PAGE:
How have you maintained the confidentiality of the calls to Switchboard when making The Log Books?
Callers’ confidentiality is of utmost importance to Switchboard. As The Log Books team worked with Switchboard to use the archive, we discussed confidentiality right from the start and throughout the production process. Here’s how we’ve done it. We haven’t released any information from log book entries via the podcast that makes it possible for someone to identify a caller to Switchboard. We have changed their names and often redacted other details, such as their location. If a log book entry includes several details that, combined, could result in someone identifying the caller, we have made changes to those details or redacted them.
How did you choose who to interview?
Switchboard’s log book entries are filled with all sorts of voices, from callers and volunteers. We wanted to make sure that our 40+ contributors reflected that diversity of experience and identity. This involved a lot of research. We contacted people through our own networks, Switchboard’s networks and those of former volunteers, and various organisations. We made an open call to the public, which we shared via social media. This call stated the intentions of the project, and asked for stories. Many of the people who shared their stories through that call ended up being taped for the podcast.
Because the podcast is concerned with today as much as years past, and because the way that LGBTQ+ people work together as a group has changed, we knew we had to stretch well beyond the range of people who interacted with Switchboard in the 70s and 80s. So this meant making sure to use some experiences and identities discussed today, where they offered fresh perspectives on the history we are covering. It was a pleasure to meet the dozens of contributors who gave up their time to share their stories.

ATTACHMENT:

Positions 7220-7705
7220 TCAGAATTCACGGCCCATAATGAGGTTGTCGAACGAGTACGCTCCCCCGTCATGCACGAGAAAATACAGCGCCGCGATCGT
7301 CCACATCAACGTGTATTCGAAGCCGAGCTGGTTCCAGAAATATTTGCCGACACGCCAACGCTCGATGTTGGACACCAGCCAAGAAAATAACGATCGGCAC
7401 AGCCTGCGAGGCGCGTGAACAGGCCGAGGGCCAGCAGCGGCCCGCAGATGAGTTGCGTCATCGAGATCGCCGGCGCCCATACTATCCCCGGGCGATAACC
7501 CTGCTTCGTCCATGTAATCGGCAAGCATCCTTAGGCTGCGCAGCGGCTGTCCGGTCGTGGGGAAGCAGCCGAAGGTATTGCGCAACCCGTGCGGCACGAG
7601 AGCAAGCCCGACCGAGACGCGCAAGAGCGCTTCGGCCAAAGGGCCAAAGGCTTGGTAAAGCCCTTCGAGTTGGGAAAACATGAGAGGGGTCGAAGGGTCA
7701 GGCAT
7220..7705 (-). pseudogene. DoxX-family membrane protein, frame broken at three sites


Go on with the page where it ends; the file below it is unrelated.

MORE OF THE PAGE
How did you decide what parts of LGBT+ history to include in the podcast?
We took our lead from the log books. Our aim with the podcast is to tell an LGBTQ+ history of Britain through the matters raised on calls to Switchboard. It was surprising that certain themes or issues did not appear in the log books, but that gives us an insight into the kinds of people who were able to make private discrete calls, and about how and where Switchboard promoted its services. For example, religions are barely raised on calls in the early years of Switchboard. That means that we didn’t include it in the podcast as a theme. Of course, there were people of faith who were also queer in the 70s. But we stuck to the issues raised in the log books.
Why has the historic language not been changed or removed from the log book entries?
The log books are a historical artefact. It is incredibly useful to see historic language in context, to help us learn where we have come from. When using a primary source it is better to quote it directly, on its own terms, and then add context and analysis. We hope that The Log Books podcast adds context and analysis to the historic terms used by volunteers and callers in the 70s and 80s. But we know that some historic terms can hurt people, so we’ve added a content warning at the start of each episode that uses terms that can offend.
Can I use the log books archive for my project?
The Switchboard log books are part of a special collection held at the Bishopsgate Institute in London. You are able to apply to the archivist to access the collection. And if you make something, we’d love to see/hear it, so let us know!
Can I interview one of your contributors for my project?
Some of them may be open to talking to others about their stories. We can’t promise anything, but we might be able to put you in touch. Please contact us on firstname.lastname@example.org.
Did you use the log books to track down anyone who called Switchboard?
We did not want to contact someone out of the blue who phoned Switchboard 45 years ago for help with a problem. Callers’ confidentiality is of utmost importance to Switchboard. So we did not use any identifying information in the log books to track down callers and ask them for an interview.
We did contact one person after finding his name mentioned in the log book. He was not a caller, but someone whose work involved people who called Switchboard. His work was already a matter of public record, and he was happy that we contacted him.